The Virginia Tech-University of Virginia sports rivalry spilled into the obituary section of The Roanoke Times on Sunday.
Below a photo of Timothy Todd, a 1960 Tech mining engineering graduate, was a paragraph that caught the eye.
It read, “Todd … decided that he could no longer take UVa Wahoo fans incessant crowing about how the streak has ended, the NCAA basketball championship and how Virginia Tech has never won a team [NCAA] championship.”
The obituary went on to say that Todd “went to heaven, where we are quite sure it is Chicago Maroon and Burnt Orange.”
Timothy Todd passed away from natural causes with some knowledge of the humorous obituary, but he didn’t write it.
“I wrote it with his blessing,” son David Todd said. “We talked about it. I will be speaking at his funeral this weekend and he said, ‘I don’t want people crying. I want people laughing.’
“He told me, ‘Write something to make them laugh.’ The last football game we watched together was the UVa game that Tech lost and he said, ‘I don’t think I can stick around for this any longer.’ ”
The Hokies had won the previous 15 games in the series.
“Of course, we knew he was dying at that point,” David Todd said. “My dad only missed two [Tech] home games in 20 years. He started giving us season tickets in ’96.”
There were six of them who went to every game — Timothy Todd and his wife, as well as their son and daughter and their spouses.
For the first time in decades, Tim Todd could not go to any games this year.
“I had to get him YouTube TV because he couldn’t get the games down there otherwise,” David Todd said.
The early stages of the obituary were in place when David Todd went to see his father Dec. 23.
“He was all-in on Hokie stuff. It didn’t matter if it was football, basketball, women’s volleyball … he really got into wrestling, too. He tried to figure out lacrosse. He really couldn’t figure that one out.”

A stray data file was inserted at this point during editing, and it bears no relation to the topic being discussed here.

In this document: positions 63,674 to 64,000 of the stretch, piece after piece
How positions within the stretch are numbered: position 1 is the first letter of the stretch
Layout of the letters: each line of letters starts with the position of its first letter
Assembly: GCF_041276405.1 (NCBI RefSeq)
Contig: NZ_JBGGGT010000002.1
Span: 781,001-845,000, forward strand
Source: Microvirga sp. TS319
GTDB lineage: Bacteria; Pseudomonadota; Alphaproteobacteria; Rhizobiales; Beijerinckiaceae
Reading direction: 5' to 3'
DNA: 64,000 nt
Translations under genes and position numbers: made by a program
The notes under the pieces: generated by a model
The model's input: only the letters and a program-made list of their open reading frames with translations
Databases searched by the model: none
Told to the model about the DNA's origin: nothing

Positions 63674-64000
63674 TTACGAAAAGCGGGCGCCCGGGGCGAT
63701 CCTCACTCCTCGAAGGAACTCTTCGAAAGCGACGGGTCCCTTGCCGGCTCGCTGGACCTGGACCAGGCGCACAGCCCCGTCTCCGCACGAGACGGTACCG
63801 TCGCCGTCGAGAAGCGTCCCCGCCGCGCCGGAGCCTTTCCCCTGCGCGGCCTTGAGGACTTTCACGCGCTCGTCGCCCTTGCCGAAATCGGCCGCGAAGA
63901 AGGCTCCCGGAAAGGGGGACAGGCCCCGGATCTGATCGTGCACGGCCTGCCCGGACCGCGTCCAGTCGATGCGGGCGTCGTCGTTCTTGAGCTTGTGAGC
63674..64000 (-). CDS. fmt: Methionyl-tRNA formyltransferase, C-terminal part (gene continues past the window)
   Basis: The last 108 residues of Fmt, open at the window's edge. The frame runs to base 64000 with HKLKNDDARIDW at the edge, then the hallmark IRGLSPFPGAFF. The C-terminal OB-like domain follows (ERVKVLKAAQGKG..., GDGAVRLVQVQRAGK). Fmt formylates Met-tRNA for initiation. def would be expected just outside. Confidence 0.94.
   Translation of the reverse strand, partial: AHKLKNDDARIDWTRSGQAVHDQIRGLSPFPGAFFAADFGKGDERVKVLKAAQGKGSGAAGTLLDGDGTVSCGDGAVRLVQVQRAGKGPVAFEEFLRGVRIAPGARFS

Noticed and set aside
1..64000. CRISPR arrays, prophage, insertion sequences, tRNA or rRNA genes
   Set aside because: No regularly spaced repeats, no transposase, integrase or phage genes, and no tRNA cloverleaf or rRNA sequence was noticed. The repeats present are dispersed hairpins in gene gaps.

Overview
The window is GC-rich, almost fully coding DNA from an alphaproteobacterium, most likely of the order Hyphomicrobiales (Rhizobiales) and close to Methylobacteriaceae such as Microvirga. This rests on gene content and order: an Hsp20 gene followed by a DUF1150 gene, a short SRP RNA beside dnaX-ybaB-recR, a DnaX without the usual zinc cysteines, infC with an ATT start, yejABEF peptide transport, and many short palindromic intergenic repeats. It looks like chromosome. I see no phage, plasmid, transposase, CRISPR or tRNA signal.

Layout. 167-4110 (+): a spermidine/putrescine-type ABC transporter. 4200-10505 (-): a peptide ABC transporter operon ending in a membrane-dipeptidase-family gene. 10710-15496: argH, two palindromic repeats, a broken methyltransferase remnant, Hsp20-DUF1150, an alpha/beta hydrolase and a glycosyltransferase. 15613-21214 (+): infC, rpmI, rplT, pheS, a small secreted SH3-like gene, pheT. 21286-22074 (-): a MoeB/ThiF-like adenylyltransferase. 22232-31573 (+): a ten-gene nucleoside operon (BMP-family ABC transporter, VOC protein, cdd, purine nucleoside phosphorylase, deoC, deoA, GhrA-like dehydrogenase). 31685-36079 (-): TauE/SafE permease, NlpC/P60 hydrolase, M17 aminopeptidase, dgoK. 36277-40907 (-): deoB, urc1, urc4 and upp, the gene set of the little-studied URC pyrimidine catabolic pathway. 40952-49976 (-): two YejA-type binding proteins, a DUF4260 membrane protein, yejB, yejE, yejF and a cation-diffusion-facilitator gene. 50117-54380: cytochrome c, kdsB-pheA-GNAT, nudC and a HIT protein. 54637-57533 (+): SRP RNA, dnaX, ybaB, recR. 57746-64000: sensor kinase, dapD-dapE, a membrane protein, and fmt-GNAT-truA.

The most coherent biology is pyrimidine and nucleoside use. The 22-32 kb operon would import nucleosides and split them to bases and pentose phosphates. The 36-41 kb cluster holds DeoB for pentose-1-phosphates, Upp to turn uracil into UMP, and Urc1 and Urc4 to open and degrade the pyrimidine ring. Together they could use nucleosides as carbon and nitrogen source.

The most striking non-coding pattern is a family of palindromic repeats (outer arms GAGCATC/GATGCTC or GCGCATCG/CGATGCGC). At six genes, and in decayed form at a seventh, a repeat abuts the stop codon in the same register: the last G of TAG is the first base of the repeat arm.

Tim Todd was born in Charlottesville (“Ironically, we know,” David Todd wrote). He was a student at Tech when he met his wife of 58 years, Beverley.
“After a long career, they retired to Blacksburg, where Tim immersed himself in all things Hokie,” the obit read.
It was noteworthy that, on the same day that notice of Tim Todd’s passing appeared in the paper, there was an obituary for Glenn Hall Jr., a longtime Pulaski physician who had bachelor’s and medical degrees from the University of Virginia.
“Dr. Hall was one of the first donors I met in Southwest Virginia when I started with the Virginia Student Aid Foundation in 1992,” said Dirk Katstra, director of the Virginia Athletics Foundation.
“He was one of our key volunteers in the area and most generous donors. He made it his personal mission to represent UVa in a vocal and visible way and to encourage others to do so. We will miss him.”
Their proximity in the obituary pages was mirrored by their support of their schools.
Not too many years ago, David and Stace Todd had adopted two sons, and the whole family, including grandfather and grandmother, took part in an attachment clinic in Charlottesville.
“We had to do interviews with these clinicians at UVa and one thing they asked us to do was, ‘Describe your parents in one word,’ ” David Todd said. “My dad was ‘fun’ and my mom was ‘love.’
“It was hard for me to come up with a specific example and when I told my dad about it, he said, ‘Well, that’s how those [expletive] people are in Charlottesville.’ They’re no fun at all.”
Tim Todd wasn’t hateful by nature.
“Oh, no, no, no,” David Todd said. “My dad had a lot of UVa friends and he’s not one of those people that would say, ‘I hate those UVa guys.’ It was all in good fun.”
As his days were growing short, Tim Todd went to a Blacksburg barber shop and crossed paths with Virginia Tech wide receiver Jaden Payoute.
“My dad said, ‘Who are you?’ David Todd said, “and I said, ‘You shouldn’t be so rude like that. He doesn’t know that you’re dying and you’re just going to say whatever you want to say.’
“He said, ‘I think that‘s a pretty good reason to say whatever I want to say.’ He was just fun.”